Arms prices soar as Mogadishu braces for fresh violence
Apr 26, 2006
Mogadishu - Bananas, grapefruit and watermelon are piled high alongside gleaming Kalashnikov assault rifles, hand grenades and sub-machine guns in the Cirtogte arms market, located in the Somali capital Mogadishu.
Business is brisk at the 'skyshooters' stand, as the famous AK47 weapons are called are called in the anarchic Horn of Africa nation.
Arms prices have recently skyrocketed following reports that militias allied to Somalia's Islamic courts and a rival group led by powerful politicians, called the Alliance for Restoration of Peace and Counter-Terrorism, were rearming to renew battle for control of the capital city Mogadishu.
'We sell more than 1.5 million dollars of arms each month directly to whichever faction orders them first,' said Ahmed Omar, an arms dealer in Bakaro Cirtogte Market.
'Our reserve supplies are being bought up as soon as they arrive by the rival factions, who are also closely monitoring the market to ensure their enemies don't get an upper hand in the arms race,' he added.
Mogadishu citizens are still shaken by heavy fighting between the two factions in late March, said to be the worst in recent years, that killed more than 100 people. It also caused the panicked exodus of thousands more as the Islamic courts try to wrest control of the city, in the hands of warlords since Somalia's government was overthrown in 1991.
The famously reliable Kalashnikov was selling for 530 dollars apiece, while a week before it cost just 370 dollars. Still expensive for many locals who remember it only going for 80 dollars not so long ago.
The militias have started deploying their fighters at strategic points in the war-shattered, city while arms consignments from neighbouring countries flow in.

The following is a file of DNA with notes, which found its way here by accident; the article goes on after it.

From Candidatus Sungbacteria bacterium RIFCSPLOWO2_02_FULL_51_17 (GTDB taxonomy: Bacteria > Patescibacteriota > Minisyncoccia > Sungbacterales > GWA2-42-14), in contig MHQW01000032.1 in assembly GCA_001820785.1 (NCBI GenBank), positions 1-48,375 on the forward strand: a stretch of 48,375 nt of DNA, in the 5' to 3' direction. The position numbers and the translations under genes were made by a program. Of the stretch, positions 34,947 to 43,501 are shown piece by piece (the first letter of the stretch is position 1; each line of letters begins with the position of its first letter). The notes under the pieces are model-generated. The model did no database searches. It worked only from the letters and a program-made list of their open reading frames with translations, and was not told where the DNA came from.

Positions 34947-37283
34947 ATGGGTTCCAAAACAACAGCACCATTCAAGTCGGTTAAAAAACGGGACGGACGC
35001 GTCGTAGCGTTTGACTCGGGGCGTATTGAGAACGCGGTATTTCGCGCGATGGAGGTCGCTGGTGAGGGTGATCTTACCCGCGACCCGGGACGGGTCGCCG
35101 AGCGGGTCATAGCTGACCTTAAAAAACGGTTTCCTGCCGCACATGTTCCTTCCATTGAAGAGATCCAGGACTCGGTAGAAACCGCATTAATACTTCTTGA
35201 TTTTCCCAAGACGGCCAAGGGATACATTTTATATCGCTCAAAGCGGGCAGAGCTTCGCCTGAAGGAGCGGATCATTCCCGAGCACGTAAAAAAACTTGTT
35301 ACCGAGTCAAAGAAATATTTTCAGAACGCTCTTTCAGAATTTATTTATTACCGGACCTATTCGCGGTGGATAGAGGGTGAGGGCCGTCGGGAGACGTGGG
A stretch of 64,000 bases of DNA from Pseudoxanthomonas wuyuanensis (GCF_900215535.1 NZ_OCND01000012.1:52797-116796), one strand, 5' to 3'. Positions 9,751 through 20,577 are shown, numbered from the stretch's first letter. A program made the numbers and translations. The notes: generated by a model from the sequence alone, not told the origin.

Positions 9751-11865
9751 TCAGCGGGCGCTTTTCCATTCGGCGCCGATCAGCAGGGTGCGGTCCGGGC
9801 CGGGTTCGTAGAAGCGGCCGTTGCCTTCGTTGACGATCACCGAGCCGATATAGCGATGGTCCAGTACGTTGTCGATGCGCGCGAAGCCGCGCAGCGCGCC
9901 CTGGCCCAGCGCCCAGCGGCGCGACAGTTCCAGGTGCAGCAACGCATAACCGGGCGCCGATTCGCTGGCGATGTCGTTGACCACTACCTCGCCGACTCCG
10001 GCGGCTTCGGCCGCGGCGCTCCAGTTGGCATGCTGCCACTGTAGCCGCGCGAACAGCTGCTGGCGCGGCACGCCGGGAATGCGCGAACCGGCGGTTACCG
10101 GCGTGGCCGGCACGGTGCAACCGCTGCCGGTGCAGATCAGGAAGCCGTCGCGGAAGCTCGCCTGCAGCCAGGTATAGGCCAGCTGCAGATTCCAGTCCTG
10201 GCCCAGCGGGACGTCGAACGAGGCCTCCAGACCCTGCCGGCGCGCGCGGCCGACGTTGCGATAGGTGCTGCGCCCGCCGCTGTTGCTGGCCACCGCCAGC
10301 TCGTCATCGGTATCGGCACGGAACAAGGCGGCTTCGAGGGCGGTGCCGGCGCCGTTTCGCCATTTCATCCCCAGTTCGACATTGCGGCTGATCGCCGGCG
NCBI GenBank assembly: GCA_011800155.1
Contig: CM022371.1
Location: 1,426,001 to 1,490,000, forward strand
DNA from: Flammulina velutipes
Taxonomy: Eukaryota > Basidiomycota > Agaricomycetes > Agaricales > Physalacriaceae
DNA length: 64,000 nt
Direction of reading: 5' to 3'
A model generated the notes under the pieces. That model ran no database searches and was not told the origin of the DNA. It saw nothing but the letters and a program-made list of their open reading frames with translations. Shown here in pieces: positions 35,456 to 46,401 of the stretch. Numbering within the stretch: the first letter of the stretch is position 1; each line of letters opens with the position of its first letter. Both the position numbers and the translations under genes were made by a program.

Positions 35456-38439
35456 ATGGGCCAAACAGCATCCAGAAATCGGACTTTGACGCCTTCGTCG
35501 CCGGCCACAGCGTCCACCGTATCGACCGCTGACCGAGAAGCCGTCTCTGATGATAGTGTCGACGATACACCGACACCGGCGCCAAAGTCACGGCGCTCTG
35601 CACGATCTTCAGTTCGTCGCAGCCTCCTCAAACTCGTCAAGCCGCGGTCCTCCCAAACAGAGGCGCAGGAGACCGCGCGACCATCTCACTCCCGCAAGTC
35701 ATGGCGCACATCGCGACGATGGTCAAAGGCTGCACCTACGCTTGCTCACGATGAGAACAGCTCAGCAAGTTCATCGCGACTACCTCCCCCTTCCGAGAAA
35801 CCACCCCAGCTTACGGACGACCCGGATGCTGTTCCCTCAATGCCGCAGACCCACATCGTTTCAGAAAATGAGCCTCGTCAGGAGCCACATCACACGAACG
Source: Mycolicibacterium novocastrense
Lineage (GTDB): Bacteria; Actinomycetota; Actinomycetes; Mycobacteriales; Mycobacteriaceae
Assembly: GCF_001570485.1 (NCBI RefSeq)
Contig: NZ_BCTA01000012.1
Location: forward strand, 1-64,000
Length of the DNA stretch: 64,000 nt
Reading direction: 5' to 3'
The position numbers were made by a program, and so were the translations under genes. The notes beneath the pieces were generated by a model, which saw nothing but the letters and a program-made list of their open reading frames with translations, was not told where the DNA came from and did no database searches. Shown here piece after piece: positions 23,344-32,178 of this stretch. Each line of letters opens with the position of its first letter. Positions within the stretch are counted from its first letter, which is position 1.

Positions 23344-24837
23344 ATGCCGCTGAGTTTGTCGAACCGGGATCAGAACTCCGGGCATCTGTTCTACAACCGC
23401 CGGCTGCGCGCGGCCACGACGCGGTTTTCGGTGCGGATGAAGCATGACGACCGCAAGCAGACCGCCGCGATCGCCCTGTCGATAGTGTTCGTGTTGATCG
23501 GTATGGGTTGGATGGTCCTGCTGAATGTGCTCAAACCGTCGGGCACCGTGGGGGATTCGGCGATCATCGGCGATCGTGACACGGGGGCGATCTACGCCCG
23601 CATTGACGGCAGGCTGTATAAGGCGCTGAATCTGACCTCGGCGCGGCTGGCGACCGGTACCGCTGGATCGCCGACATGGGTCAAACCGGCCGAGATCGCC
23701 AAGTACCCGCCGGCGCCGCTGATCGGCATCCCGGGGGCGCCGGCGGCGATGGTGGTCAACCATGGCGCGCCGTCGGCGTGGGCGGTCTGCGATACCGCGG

The Islamic militias have also reportedly beefed up their fighting forces with an estimated 1,000 men recruited from abroad after declaring a jihad (holy war) against the coalition of prominent warlords-turned-politicians.
The new alliance, said to be supported by the United States, wants to curb the growing influence of the brutal but efficient courts, currently the only functioning law enforcment agency in the city.
'This round of fighting will be the worst,' said Hassan Moalim Yusuf, a human rights activist.
'Somalia will not be different from Iraq or Afghanistan because the coalition is getting help from the United States while the Sharia groups are using the people as shields,' he added.
Despite denials of links to the al-Qaeda terror network, the courts make no secret of their wish to install Islamist rule in the country. Somalis, overwhelmingly anti-Western Muslims, seem more wary of the reported American interest in its internal religious affairs.
Meanwhile, President Abdulahi Yusuf Ahmed's fledgling and largely ineffective transitional government recently announced that it was moving to the southern town of Baidoa, further away from Mogadishu than Jowhar, the previous temporary government base 80 kilometres from the troubled capital city.
The Ethiopian-backed former warlord says Mogadishu is not safe for his government, already split in two with the powerful speaker of parliament Shariff Hassan, who is supported by Mogadishu warlords, refusing to budge from the capital.
Reports of foreign involvement are fanning existing tensions in a country that is also suffering from the effects of a regional drought that has left at least 8 million people on the brink of starvation in Kenya, Ethiopia, Somalia, Djibouti and Eritrea.
© 2006 dpa - Deutsche Presse-Agentur